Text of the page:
The GDP should reverse higher in Q3 though

Switzerland Posts the Biggest GDP Contraction Ever, BOJ Promises More Stimulus

Posted Thursday, August 27, 2020 by
Skerdian Meta • 2 min read

The global economy took a deep dive during the lock-down months and the Swiss economy wasn’t going to be different. They did have lighter measures, both within and traveling outside of the country, according to some of my mates who live there. But, that wasn’t enough to keep the economy afloat. Today’s GDP report showed that, as the economy contracted by 8.2%, which is the largest contraction ever, although the SNB is hoping for an expansion inQ3.

Q2 Swiss GDP Report by the Federal Statistics Office – 27 August 2020

  • Q2 GDP -8.2% vs -9.0% q/q expected
  • Prior (Q1) -2.6%; revised to -2.5%
  • GDP YoY -9.3% vs -10.4% expected
  • Prior GDP YoY -1.3%; revised to -0.7%

This just reaffirms the biggest quarterly contraction on record in the Swiss economy, which is reflective of global economic conditions in general during Q2. The recovery trajectory is still questionable, with price pressures a key concern for the SNB at this stage.

The Bank of Japan on the other hand, is looking for more monetary policy easing if the economic weakness continues. But, that’s not on the cards right now. The JPY turned bullish after that, with USD/JPY slipping 20 pips lower.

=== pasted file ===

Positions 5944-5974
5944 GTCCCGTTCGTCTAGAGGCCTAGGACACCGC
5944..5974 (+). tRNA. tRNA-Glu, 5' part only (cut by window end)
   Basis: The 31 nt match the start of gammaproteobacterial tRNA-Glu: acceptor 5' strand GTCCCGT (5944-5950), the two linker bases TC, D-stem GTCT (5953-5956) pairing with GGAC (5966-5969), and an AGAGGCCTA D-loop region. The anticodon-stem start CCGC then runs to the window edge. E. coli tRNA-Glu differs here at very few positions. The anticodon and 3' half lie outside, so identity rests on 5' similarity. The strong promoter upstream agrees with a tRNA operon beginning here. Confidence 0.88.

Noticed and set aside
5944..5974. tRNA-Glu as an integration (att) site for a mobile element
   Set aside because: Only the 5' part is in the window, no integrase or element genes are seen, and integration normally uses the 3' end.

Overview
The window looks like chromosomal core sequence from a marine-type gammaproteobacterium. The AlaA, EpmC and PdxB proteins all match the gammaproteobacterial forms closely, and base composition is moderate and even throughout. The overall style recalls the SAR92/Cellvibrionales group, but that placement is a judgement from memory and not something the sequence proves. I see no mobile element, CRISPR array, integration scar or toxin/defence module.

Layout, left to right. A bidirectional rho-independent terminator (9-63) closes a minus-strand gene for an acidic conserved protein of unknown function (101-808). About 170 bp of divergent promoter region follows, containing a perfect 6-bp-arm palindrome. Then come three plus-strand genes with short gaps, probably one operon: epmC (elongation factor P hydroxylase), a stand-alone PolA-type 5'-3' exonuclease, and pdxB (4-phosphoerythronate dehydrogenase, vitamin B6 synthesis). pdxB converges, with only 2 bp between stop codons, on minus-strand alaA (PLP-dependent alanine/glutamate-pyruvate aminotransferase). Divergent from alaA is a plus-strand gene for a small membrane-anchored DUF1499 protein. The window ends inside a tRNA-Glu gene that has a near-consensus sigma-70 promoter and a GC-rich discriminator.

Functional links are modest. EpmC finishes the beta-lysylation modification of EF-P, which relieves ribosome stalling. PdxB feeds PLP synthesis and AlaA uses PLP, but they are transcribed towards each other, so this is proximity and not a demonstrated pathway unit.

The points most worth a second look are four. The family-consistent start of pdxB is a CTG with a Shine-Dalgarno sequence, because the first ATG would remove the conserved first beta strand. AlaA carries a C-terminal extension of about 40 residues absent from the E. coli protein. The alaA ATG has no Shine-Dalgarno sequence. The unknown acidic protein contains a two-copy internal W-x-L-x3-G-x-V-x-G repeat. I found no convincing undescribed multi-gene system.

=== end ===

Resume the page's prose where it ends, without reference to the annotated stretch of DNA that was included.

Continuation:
Comments by BOJ Member Hitoshi Suzuki

  • BOJ will ease monetary policy further without hesitation if needed
  • Economy, price moves haven’t deviated much from BOJ’s July outlook
  • Lowering rates further, buying more ETFs among options to ease further
  • But BOJ may need to come up with new ideas on further easing
  • BOJ easing policies are not to finance government debt
  • Does not see need to change 2% price target for now
The same old message being offered by the BOJ. For now, they can take heart that USD/JPY isn’t really capitulating towards 100 and that sort of gives them some room to maintain their current policy stance without having to fully exhaust their options. In the bigger picture though, they are certainly at wit’s end to try and stimulate the Japanese economy and to revive inflation back towards the 2% target.
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